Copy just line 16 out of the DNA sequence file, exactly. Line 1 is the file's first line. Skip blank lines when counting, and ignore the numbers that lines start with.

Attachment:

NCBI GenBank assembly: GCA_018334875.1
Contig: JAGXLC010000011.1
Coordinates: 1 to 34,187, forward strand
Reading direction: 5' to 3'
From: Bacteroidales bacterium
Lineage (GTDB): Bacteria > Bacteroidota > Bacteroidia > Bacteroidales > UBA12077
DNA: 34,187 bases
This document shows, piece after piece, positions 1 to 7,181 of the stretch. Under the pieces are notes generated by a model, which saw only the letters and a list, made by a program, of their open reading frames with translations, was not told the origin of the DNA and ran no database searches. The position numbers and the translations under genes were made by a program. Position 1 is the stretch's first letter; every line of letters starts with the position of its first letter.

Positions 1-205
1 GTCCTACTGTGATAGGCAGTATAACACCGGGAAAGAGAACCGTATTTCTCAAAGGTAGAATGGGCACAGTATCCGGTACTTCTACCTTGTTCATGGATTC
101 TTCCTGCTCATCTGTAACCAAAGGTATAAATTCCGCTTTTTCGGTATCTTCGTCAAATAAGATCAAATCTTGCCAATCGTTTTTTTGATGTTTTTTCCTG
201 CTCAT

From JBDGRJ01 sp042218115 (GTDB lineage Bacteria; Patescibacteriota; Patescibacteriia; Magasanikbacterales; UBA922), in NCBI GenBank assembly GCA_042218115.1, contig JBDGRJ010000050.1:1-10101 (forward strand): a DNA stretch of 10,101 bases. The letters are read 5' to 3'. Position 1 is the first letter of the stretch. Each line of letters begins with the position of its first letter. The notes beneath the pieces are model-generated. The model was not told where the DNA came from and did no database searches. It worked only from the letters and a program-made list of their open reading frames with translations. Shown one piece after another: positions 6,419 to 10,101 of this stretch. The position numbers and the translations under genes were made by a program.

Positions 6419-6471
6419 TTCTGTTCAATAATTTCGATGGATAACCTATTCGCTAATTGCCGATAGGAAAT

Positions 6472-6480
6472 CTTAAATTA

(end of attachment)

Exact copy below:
Positions 6472-6480